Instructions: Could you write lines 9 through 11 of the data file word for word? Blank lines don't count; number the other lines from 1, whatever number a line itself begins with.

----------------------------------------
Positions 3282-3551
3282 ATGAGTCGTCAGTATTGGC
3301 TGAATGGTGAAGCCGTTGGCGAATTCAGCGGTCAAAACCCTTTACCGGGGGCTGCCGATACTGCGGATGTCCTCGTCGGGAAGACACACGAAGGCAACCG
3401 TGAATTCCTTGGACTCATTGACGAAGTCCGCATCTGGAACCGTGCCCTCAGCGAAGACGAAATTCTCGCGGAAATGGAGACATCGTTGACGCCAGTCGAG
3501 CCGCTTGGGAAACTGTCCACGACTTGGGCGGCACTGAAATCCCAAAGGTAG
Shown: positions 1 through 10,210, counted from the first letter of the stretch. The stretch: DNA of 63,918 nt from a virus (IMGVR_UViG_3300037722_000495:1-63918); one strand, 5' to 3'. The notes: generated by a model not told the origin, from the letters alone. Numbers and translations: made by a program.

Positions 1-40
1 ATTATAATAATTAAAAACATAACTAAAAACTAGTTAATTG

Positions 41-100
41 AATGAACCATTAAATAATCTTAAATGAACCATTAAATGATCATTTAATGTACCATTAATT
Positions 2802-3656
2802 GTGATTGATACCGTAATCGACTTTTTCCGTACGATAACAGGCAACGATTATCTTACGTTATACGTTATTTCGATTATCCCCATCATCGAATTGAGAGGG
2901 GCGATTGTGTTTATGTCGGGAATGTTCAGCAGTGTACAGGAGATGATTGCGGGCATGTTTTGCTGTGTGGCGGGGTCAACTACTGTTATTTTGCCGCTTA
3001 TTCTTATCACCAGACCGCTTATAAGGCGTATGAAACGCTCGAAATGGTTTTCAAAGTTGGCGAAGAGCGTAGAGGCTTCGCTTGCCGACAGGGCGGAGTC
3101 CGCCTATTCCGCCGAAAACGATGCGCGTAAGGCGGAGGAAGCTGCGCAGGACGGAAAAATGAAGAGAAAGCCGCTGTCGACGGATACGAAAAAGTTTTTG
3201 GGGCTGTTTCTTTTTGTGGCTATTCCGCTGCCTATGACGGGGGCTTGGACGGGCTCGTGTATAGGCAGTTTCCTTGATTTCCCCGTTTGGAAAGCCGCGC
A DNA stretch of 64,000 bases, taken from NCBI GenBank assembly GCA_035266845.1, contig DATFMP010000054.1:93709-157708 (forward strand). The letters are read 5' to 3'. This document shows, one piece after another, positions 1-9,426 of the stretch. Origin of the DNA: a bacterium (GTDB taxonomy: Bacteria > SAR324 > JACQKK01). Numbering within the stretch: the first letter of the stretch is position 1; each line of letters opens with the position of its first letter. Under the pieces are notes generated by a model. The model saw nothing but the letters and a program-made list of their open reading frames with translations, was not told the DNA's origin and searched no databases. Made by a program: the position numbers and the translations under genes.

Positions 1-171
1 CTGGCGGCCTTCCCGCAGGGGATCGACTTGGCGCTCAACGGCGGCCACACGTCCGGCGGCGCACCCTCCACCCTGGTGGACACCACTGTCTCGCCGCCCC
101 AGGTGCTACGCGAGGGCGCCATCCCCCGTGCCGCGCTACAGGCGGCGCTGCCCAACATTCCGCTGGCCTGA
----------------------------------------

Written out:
Positions 41-100
41 AATGAACCATTAAATAATCTTAAATGAACCATTAAATGATCATTTAATGTACCATTAATT
Positions 2802-3656